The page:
WASHINGTON (CN) — The Supreme Court declined Monday to take up the case of a cop killer who, 15 years after his conviction, found evidence that the judge on his case is a bigot.
Randy Halprin, who is Jewish, spelled out the facts in his petition for a writ of certiorari, saying his trial judge, Vickers Cunningham, had been seeking office as a county commissioner in 2018 when the Dallas Morning News reported on a living trust the judge had created for his children.
As noted in the story, the trust withheld distributions from Cunningham's children if they married nonwhite, non-Christian partners. The May 2018 article also quoted one former campaign aide as saying Cunningham referred to cases involving black defendants as “T.N.D.,” short for “typical nigger deals.”
When Halprin’s lawyers followed up with that campaign aide, Amanda Tackett, as well as other friends of the judge, the evidence began to mount.
“Tackett told Halprin’s investigator that when she worked on Judge Cunningham’s campaign to be the Republican nominee for Dallas district attorney, he privately ‘said that he was running for DA so that he could return Dallas to a Henry-Wade style of justice where we did not have to worry about “niggers,” Jews, “wetbacks,” and Catholics,'” Halprin’s petition states.
The Supreme Court did not grant Halprin’s petition Monday, with Justice Sonia Sotomayor explaining in a 4-page opinion that the allegations, though "deeply disturbing," are not suited to this form of relief.
“First, state-court proceedings are underway to address — and, if appropriate, to remedy — Halprin’s assertion that insidious racial and religious bias infected his trial,” Sotomayor said.
Though Halprin is on death row for the murder of police officer Aubrey Hawkins, the Texas Court of Criminal Appeals recently stayed his execution based on the evidence about Cunningham. Halprin's judicial-bias claim is now awaiting review by the trial court.
In a statement this afternoon, Halprin’s federal public defender emphasized that neither Dallas County District Attorney John Creuzot nor the Texas attorney general “has disputed the facts of Judge Cunningham’s anti-Semitic bias against Mr. Halprin.”
“We will continue to seek a new, fair trial for Mr. Halprin,” added the lawyer, Tivon Schardl.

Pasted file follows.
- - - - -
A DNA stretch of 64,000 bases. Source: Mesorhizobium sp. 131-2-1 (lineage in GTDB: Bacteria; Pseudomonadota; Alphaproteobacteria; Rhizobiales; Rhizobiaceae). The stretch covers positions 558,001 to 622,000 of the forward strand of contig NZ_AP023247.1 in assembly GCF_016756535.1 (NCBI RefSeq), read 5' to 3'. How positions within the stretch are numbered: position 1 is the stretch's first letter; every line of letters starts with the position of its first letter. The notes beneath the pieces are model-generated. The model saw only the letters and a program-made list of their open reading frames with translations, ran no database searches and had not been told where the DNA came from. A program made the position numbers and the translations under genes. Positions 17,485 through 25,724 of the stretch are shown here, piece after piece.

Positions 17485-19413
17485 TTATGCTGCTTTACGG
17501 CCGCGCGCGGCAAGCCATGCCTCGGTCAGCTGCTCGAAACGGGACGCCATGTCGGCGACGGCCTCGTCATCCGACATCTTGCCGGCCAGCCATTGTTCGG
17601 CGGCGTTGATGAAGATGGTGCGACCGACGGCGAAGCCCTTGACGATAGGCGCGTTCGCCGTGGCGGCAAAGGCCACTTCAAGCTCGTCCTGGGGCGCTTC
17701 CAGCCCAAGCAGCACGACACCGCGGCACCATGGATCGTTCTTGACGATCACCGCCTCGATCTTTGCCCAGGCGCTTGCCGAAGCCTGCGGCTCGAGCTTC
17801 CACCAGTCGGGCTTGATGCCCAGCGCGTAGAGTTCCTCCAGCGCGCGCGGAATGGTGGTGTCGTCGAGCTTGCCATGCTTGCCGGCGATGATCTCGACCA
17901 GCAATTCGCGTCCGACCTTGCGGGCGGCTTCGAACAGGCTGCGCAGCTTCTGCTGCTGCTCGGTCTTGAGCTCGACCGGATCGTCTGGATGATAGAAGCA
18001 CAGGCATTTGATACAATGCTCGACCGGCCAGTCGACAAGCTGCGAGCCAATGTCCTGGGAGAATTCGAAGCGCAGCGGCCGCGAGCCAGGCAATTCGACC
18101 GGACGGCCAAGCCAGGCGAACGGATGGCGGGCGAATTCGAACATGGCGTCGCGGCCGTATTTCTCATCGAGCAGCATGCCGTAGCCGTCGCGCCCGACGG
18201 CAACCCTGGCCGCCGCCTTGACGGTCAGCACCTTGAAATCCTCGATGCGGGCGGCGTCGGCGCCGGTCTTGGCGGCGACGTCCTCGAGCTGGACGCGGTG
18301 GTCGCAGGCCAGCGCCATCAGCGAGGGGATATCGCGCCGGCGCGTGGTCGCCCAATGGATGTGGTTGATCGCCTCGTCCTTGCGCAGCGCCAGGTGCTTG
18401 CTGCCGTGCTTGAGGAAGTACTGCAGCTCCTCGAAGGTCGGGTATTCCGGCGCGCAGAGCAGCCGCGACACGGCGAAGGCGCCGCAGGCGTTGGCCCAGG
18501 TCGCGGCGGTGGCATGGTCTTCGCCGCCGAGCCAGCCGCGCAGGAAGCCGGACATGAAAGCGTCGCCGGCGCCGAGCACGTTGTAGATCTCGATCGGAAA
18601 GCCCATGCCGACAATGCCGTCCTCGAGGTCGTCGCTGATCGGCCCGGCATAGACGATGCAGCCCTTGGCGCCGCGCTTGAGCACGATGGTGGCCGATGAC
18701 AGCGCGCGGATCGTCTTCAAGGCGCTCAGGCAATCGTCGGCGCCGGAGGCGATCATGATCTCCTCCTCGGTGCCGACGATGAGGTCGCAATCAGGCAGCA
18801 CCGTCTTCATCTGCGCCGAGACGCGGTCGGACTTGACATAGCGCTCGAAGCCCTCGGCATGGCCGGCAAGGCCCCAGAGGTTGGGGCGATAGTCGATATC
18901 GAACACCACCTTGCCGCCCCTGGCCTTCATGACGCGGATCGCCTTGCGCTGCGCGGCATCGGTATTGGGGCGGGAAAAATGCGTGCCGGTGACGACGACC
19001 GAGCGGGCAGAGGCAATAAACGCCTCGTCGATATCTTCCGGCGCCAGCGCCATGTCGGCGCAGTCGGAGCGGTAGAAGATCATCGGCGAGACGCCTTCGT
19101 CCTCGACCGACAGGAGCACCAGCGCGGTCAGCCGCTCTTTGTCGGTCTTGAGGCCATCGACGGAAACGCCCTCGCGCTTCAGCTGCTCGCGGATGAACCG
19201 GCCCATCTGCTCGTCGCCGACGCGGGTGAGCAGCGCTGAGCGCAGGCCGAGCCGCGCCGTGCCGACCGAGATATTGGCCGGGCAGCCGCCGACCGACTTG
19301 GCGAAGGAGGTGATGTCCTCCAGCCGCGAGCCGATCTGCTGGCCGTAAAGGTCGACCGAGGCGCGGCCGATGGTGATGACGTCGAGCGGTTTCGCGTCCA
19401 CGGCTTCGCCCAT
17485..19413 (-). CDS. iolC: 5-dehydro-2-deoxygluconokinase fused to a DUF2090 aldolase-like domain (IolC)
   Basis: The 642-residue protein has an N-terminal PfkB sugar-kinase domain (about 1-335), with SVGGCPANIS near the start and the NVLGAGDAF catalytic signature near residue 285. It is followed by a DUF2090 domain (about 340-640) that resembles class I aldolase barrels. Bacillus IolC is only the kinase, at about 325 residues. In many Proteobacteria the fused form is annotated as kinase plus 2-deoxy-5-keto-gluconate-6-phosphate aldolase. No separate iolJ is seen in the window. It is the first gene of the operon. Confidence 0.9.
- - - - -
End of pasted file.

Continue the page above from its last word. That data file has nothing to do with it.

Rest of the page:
Sotomayor emphasized that the court's denial of cert makes no comment on the merit of Halprin’s claims.
"Nor does it preclude Halprin from seeking an original writ of habeas corpus under this court’s Rule 20," she added.
“The Due Process Clause clearly requires a ‘fair trial in a fair tribunal’ before a judge with no actual bias against the defendant,” Sotomayor continued, quoting the 1997 case Bracy v. Gramley. “I trust that the Texas courts considering Halprin’s case are more than capable of guarding this fundamental guarantee."
A representative for the Texas Department of Criminal Justice did not respond to a request for comment Monday, nor did Paul Mansur, an attorney for Halprin, in Denver City, Texas.
The details of Halprin's 2003 conviction are laid out in Sotomayor's opinion, which notes that he and six others came to be known as the 'Texas Seven" after they escaped from prison together in December 2000 and robbed a sporting-goods store.
Officer Hawkins responded to the ensuing distress call and was fatally shot at the scene. Each of the escapees was tried separately for their roles in the killing, and Cunningham presided over most of those trials, including Halprin’s.
In his high court petition, Halprin noted that Cunningham confirmed his inclusion of the anti-miscegenation clause in his trust. An excerpt of the judge's videotaped interview with the Dallas Morning News describing the clause was included in the piece.
Cunningham's views on Halprin are not described in the article, but Halprin said his investigators found these details out by interviewing Tammy McKinney, who grew up with Cunningham and knew the judge intimately.
"McKinney told Halprin’s investigator that Judge Cunningham 'took special pride in the death sentences [of the Texas Seven] because they included Latinos and a Jew,'" Halprin's petition states. "Judge Cunningham would call Halprin a 'goddamn kike' and 'that fuckin’ Jew.' He also used the term '"wetback' to describe some of the Texas 7 defendants.' On at least one occasion, McKinney remembers Cunningham saying, 'From the wetback to the Jew, they knew they were going to die.'"
Read the Top 8
Sign up for the Top 8, a roundup of the day's top stories delivered directly to your inbox Monday through Friday.